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IFSAC Develops New Model for Attributing Foodborne Illness

Wednesday, March 4, 2015

(North American Meat Institute)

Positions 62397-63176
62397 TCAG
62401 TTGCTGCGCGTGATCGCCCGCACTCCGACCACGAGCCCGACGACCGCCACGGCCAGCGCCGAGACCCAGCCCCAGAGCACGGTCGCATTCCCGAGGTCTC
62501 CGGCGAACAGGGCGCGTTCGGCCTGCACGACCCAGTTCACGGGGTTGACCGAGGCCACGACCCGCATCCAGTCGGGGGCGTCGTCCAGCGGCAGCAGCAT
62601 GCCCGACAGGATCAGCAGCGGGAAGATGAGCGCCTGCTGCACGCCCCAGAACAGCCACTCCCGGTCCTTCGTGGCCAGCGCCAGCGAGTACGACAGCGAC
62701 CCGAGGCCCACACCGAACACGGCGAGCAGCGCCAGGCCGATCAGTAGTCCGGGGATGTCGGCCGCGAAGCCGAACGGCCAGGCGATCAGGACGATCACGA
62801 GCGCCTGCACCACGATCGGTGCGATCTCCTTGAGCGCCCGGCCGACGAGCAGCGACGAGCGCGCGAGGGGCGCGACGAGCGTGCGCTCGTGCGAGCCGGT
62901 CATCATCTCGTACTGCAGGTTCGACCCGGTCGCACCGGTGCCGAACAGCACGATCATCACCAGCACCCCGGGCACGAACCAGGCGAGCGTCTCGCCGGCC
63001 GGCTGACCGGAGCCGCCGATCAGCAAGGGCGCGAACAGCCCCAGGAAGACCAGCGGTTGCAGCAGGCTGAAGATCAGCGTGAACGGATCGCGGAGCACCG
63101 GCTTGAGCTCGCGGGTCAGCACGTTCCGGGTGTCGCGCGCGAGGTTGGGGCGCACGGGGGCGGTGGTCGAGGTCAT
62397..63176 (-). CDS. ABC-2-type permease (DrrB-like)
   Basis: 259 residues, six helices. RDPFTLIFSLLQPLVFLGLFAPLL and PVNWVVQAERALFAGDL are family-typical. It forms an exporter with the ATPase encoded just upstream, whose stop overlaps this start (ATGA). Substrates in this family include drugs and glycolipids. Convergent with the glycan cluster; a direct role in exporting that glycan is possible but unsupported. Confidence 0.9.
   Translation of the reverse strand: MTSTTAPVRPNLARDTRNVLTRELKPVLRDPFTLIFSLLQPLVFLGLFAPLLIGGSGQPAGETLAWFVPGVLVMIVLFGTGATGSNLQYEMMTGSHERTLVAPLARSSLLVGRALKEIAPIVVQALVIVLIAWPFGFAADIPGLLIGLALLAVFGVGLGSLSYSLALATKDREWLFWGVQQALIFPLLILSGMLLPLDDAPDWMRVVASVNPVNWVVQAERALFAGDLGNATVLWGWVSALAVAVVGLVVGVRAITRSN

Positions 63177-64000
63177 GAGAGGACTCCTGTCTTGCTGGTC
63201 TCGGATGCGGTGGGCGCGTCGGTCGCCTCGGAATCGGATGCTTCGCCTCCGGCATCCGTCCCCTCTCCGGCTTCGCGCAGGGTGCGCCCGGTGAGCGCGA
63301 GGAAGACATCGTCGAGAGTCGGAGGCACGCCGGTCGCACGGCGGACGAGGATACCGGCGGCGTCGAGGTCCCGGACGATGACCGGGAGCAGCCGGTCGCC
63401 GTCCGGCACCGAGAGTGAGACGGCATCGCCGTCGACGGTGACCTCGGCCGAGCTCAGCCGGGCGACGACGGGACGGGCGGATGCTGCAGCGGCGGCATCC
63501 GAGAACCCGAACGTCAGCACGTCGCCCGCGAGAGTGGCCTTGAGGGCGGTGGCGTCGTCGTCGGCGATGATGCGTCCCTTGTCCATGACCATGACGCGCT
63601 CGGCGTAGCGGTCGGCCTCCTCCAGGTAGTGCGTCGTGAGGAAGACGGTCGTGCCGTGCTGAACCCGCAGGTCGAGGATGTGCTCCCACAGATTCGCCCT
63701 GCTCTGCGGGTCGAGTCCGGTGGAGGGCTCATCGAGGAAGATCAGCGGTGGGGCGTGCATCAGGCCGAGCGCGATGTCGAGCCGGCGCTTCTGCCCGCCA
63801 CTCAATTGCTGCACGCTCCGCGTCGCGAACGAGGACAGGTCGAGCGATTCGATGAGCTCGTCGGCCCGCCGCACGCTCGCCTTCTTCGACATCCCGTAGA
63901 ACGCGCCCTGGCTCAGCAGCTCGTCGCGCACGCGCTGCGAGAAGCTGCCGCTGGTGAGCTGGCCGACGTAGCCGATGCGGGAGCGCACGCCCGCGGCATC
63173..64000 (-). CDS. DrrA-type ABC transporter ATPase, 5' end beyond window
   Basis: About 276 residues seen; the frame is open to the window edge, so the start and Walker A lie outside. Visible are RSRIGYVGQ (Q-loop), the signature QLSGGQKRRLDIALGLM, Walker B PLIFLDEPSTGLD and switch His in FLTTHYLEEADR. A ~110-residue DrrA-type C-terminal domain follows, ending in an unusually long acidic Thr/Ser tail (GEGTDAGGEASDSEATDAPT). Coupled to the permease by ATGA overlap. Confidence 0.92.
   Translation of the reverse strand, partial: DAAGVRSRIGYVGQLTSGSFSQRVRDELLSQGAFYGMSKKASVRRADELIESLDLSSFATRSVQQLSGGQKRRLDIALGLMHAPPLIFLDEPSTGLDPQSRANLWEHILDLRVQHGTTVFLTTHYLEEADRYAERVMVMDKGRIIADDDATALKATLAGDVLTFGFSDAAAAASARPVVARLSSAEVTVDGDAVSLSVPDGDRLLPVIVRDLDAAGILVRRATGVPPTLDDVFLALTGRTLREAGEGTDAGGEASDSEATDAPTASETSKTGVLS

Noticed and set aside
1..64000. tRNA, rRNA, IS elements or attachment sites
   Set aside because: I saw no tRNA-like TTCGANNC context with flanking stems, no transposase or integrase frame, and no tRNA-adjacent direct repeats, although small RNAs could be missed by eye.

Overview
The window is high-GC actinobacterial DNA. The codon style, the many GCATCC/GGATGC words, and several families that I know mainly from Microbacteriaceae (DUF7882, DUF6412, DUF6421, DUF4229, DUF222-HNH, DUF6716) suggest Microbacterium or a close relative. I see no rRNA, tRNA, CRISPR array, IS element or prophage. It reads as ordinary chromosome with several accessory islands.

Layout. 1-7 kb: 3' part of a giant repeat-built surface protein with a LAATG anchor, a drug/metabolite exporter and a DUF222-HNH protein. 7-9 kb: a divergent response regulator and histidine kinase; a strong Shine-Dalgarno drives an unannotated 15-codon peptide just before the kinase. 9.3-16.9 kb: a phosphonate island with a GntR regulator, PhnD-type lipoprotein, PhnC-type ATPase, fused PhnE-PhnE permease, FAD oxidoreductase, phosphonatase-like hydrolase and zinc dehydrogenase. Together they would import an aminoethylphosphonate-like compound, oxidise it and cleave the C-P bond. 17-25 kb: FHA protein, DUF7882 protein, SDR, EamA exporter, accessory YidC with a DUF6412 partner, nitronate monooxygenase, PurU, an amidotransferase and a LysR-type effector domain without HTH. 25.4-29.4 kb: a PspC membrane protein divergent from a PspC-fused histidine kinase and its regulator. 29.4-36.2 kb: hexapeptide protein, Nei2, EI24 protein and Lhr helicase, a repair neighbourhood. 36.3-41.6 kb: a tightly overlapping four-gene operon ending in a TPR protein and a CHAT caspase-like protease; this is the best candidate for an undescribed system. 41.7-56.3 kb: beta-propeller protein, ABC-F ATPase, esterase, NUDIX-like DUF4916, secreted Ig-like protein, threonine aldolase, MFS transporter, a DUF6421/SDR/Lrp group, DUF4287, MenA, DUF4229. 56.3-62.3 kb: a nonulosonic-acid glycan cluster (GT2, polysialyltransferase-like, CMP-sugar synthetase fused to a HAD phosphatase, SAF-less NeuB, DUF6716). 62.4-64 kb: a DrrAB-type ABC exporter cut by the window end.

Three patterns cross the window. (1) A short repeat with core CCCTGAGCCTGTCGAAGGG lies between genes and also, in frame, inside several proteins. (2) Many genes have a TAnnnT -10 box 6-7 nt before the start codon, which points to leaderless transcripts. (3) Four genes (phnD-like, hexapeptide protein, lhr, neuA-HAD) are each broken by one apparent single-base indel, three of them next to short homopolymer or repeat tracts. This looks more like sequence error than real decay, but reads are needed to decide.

The Interagency Food Safety Analytics Collaboration (IFSAC), a partnership between USDA's Food Safety and Inspection Service, FDA and the Centers for Disease Control and Prevention, released a report detailing a new method for analyzing outbreak data to determine the most common food sources responsible for SalmonellaE. coli O157, Listeria monocytogenes (Lm) and Campylobacter.  The report, which analyzed data from nearly 1,000 outbreaks that occurred from 1998-2012, found that more than 80 percent of E. coli O157 illnesses were attributed to beef and vegetable row crops, such as leafy vegetables. Salmonella illnesses were broadly attributed across food commodities, with 77 percent of illnesses related to seeded vegetables, eggs, fruits, chicken, beef, sprouts and pork, while nearly 75 percent of Campylobacter illnesses were attributed to dairy. More than 80 percent of Lm illnesses were attributed to fruit and dairy. The report summarizes the methods IFSAC used to arrive at these results and explains the limitations and uncertainty in the outbreak data.

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